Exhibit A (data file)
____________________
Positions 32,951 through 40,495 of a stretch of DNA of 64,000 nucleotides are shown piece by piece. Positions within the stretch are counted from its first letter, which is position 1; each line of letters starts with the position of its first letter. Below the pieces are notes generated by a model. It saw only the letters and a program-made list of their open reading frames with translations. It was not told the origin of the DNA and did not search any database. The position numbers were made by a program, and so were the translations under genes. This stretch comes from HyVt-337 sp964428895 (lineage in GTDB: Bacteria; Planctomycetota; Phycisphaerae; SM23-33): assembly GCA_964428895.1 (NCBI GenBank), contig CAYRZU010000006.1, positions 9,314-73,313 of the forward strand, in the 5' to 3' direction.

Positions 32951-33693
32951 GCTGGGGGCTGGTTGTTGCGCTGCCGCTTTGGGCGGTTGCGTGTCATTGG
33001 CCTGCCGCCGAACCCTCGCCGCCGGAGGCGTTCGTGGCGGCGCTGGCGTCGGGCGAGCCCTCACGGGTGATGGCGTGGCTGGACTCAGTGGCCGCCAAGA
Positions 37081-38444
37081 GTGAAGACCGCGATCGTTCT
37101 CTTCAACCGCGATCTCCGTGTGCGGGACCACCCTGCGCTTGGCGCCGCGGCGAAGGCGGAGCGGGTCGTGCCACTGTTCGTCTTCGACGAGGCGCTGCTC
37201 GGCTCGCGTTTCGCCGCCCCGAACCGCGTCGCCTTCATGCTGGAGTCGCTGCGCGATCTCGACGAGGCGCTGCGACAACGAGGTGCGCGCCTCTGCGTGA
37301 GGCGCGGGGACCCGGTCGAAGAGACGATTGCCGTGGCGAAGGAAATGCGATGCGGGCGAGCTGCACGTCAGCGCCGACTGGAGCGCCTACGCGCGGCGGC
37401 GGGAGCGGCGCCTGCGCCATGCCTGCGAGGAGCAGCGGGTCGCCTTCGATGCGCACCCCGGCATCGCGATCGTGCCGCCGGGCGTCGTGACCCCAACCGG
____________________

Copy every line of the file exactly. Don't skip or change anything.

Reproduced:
Positions 32,951 through 40,495 of a stretch of DNA of 64,000 nucleotides are shown piece by piece. Positions within the stretch are counted from its first letter, which is position 1; each line of letters starts with the position of its first letter. Below the pieces are notes generated by a model. It saw only the letters and a program-made list of their open reading frames with translations. It was not told the origin of the DNA and did not search any database. The position numbers were made by a program, and so were the translations under genes. This stretch comes from HyVt-337 sp964428895 (lineage in GTDB: Bacteria; Planctomycetota; Phycisphaerae; SM23-33): assembly GCA_964428895.1 (NCBI GenBank), contig CAYRZU010000006.1, positions 9,314-73,313 of the forward strand, in the 5' to 3' direction.

Positions 32951-33693
32951 GCTGGGGGCTGGTTGTTGCGCTGCCGCTTTGGGCGGTTGCGTGTCATTGG
33001 CCTGCCGCCGAACCCTCGCCGCCGGAGGCGTTCGTGGCGGCGCTGGCGTCGGGCGAGCCCTCACGGGTGATGGCGTGGCTGGACTCAGTGGCCGCCAAGA
Positions 37081-38444
37081 GTGAAGACCGCGATCGTTCT
37101 CTTCAACCGCGATCTCCGTGTGCGGGACCACCCTGCGCTTGGCGCCGCGGCGAAGGCGGAGCGGGTCGTGCCACTGTTCGTCTTCGACGAGGCGCTGCTC
37201 GGCTCGCGTTTCGCCGCCCCGAACCGCGTCGCCTTCATGCTGGAGTCGCTGCGCGATCTCGACGAGGCGCTGCGACAACGAGGTGCGCGCCTCTGCGTGA
37301 GGCGCGGGGACCCGGTCGAAGAGACGATTGCCGTGGCGAAGGAAATGCGATGCGGGCGAGCTGCACGTCAGCGCCGACTGGAGCGCCTACGCGCGGCGGC
37401 GGGAGCGGCGCCTGCGCCATGCCTGCGAGGAGCAGCGGGTCGCCTTCGATGCGCACCCCGGCATCGCGATCGTGCCGCCGGGCGTCGTGACCCCAACCGG